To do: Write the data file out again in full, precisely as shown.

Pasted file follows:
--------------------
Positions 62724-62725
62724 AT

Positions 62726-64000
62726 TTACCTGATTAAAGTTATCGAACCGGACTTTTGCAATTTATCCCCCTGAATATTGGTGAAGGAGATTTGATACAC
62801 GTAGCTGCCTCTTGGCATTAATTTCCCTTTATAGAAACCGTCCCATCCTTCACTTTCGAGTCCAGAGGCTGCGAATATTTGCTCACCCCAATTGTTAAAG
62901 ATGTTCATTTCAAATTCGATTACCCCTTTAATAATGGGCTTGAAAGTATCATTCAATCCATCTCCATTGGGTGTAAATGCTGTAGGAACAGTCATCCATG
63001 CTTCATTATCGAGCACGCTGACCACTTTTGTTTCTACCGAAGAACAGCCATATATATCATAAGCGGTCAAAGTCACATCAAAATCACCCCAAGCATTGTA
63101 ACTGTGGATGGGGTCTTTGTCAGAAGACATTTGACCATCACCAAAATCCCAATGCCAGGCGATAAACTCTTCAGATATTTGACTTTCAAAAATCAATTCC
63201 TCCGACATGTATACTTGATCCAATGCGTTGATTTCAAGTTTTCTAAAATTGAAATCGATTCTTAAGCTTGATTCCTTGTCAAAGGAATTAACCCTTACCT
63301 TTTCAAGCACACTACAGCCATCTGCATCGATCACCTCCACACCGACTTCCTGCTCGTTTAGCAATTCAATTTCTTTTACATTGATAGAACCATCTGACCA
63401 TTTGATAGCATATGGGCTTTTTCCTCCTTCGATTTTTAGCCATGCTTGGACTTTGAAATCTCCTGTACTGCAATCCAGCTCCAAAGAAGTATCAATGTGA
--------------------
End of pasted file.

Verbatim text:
Positions 62724-62725
62724 AT

Positions 62726-64000
62726 TTACCTGATTAAAGTTATCGAACCGGACTTTTGCAATTTATCCCCCTGAATATTGGTGAAGGAGATTTGATACAC
62801 GTAGCTGCCTCTTGGCATTAATTTCCCTTTATAGAAACCGTCCCATCCTTCACTTTCGAGTCCAGAGGCTGCGAATATTTGCTCACCCCAATTGTTAAAG
62901 ATGTTCATTTCAAATTCGATTACCCCTTTAATAATGGGCTTGAAAGTATCATTCAATCCATCTCCATTGGGTGTAAATGCTGTAGGAACAGTCATCCATG
63001 CTTCATTATCGAGCACGCTGACCACTTTTGTTTCTACCGAAGAACAGCCATATATATCATAAGCGGTCAAAGTCACATCAAAATCACCCCAAGCATTGTA
63101 ACTGTGGATGGGGTCTTTGTCAGAAGACATTTGACCATCACCAAAATCCCAATGCCAGGCGATAAACTCTTCAGATATTTGACTTTCAAAAATCAATTCC
63201 TCCGACATGTATACTTGATCCAATGCGTTGATTTCAAGTTTTCTAAAATTGAAATCGATTCTTAAGCTTGATTCCTTGTCAAAGGAATTAACCCTTACCT
63301 TTTCAAGCACACTACAGCCATCTGCATCGATCACCTCCACACCGACTTCCTGCTCGTTTAGCAATTCAATTTCTTTTACATTGATAGAACCATCTGACCA
63401 TTTGATAGCATATGGGCTTTTTCCTCCTTCGATTTTTAGCCATGCTTGGACTTTGAAATCTCCTGTACTGCAATCCAGCTCCAAAGAAGTATCAATGTGA